Screenplay Legend 

By Bantu Ndiki

She is a broadcasting personality, well-known for her leading acting roles on TV programmes such as Dube on Monday, Dube reloaded, Home Affairs and Mama Jack film. She is currently surfing the radio airwaves of the Eastern Cape based radio station Algoa FM and her name is Lee Duru. The ever-bubbly media personality has not only travailed in media spaces, but also been in the corporate industry. 

Lee Duru was born and raised in the heart of Gqeberha, and her fans know her as the famous multilingual thespian being able to fluently speak and write Afrikaans, isiXhosa, and English. Outside being a broadcasting personality, she is very well learned, holding a National Diploma in Public Relations that she obtained from Nelson Mandela University. She began her corporate ladder as a Marketing and Communication Assistant at Rhodes University and later got an opportunity from a company called Protec to be a Branch Manager. Her career grew and exactly three years later she was employed as the Publicity & Fundraising officer for Arthritis foundation in Cape Town. She later became an independent Consultant where she developed and produced industrial theatre campaigns on HIV & AIDS and Rights of the Aged and children’s theatre. She has worked for many other companies in different roles such as Marketing Officer and the Interviewer at American institute of foreign studies.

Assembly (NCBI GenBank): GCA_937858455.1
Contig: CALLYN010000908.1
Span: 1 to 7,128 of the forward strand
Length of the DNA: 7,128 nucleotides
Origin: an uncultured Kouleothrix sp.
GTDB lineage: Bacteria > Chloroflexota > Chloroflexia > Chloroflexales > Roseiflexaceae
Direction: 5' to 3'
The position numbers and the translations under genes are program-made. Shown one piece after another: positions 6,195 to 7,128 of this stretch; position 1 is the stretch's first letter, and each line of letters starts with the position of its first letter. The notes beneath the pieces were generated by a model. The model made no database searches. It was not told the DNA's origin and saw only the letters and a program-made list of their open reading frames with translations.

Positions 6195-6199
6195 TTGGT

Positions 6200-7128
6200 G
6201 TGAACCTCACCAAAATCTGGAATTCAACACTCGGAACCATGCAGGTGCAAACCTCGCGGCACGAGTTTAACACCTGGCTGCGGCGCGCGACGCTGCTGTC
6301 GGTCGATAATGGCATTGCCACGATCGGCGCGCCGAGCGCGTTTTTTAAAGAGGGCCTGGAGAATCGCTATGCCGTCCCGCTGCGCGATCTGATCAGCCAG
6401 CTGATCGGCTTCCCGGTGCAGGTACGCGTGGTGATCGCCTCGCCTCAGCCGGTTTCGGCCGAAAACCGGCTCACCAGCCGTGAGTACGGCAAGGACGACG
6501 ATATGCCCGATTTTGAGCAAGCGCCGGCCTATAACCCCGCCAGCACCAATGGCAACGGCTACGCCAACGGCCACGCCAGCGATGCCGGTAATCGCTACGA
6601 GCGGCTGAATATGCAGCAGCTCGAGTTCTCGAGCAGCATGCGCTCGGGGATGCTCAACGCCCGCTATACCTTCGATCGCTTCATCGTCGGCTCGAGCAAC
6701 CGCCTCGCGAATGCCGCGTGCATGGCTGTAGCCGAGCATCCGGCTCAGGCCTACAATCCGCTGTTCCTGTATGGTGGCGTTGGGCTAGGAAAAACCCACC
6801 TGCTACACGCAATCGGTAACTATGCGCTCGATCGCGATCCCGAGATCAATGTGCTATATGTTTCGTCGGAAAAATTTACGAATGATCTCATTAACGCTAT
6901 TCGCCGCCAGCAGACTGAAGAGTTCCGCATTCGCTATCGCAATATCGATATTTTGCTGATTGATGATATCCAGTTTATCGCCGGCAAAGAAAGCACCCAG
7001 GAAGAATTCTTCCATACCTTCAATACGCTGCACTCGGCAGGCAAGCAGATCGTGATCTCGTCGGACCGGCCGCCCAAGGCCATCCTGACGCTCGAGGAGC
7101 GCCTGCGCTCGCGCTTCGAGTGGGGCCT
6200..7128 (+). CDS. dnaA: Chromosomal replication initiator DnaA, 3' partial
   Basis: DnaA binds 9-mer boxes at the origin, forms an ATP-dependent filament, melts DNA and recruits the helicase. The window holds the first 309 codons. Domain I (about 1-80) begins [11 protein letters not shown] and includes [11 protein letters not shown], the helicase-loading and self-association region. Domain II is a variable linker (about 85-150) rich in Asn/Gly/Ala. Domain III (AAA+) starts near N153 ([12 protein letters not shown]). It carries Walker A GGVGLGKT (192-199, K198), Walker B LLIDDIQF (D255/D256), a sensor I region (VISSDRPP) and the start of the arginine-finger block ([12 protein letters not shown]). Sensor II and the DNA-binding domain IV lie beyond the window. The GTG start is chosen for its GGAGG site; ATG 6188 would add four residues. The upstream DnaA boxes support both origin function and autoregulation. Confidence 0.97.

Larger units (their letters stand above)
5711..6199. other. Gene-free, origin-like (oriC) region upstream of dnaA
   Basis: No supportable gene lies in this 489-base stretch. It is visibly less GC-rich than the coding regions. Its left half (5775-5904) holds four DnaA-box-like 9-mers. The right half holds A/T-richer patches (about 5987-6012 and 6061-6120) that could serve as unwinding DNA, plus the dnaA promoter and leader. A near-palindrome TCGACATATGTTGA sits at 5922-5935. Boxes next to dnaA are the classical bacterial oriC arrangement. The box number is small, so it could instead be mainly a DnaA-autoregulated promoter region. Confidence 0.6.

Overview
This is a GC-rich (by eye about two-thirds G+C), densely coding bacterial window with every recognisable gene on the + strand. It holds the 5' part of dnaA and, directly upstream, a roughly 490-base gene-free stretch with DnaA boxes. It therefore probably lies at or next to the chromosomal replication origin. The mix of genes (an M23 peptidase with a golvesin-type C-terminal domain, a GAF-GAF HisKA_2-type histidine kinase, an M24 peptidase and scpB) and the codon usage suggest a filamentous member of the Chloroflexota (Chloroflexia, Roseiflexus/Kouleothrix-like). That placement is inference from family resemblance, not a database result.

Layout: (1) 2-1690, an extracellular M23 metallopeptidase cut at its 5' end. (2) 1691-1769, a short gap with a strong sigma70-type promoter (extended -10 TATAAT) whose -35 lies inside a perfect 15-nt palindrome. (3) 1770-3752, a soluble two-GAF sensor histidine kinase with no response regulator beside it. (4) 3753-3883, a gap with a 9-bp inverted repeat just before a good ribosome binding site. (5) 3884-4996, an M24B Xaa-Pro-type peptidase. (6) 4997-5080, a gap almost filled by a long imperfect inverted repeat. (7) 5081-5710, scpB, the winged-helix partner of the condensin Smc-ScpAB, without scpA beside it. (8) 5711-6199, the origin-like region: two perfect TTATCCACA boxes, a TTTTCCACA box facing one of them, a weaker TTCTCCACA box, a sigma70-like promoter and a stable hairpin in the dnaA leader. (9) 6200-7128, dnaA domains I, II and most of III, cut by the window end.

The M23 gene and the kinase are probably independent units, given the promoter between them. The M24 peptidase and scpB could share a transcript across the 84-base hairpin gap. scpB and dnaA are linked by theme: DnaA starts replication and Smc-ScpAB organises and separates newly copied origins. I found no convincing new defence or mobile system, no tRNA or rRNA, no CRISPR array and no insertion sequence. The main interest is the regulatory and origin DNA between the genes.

Lee Duru will forever be memorable in the South African entertainment industry, her character spans wide and further etches her face and voice in our minds making her unforgettable. She appeared in multiple films and TV programs such as Dube on Monday, Dube reloaded, Country of my skull, Stokvel, Home affairs, Shooting Stars, Jerusalema (International Feature Film), Themba (International Film), Montana, and many more other various productions. Her career escalated to new avenues as she was hired to be a South African Film &TV Awards judge in 2014 and 2015.

Lee is currently a radio breakfast show presenter at Algoa FM for a show called “Algoa FM Breakfast Show with Wayne, Lee and Charlie T”. She is also a news and feature journalist for Food for Mzansi, an online agricultural news platform. This woman of many talents is also a mother to thirteen-year-old Elah and a wife to her husband.

Photo credit: Supplied

Groove, the South African Student Experience 

By Khanimamba Khoza 

By no means is this article an endorsement of going to groove every day or every weekend to each, their own. However, I would still like to offer some pointers on how to cope with being a student by integrating your academic studies and your personal life seamlessly. 

Going out with friends or alone grants you an opportunity to explore networking that you can only ever experience in the university environment. I met my best friend at a Nelson Mandela University’s freshers’ ball and life has never been dull for me since. However, it is also important to note that not all university parties are wild and rowdy, some are chilled alcohol-free. So, find what works for you, the point here is to socialize and network, in the best way for you.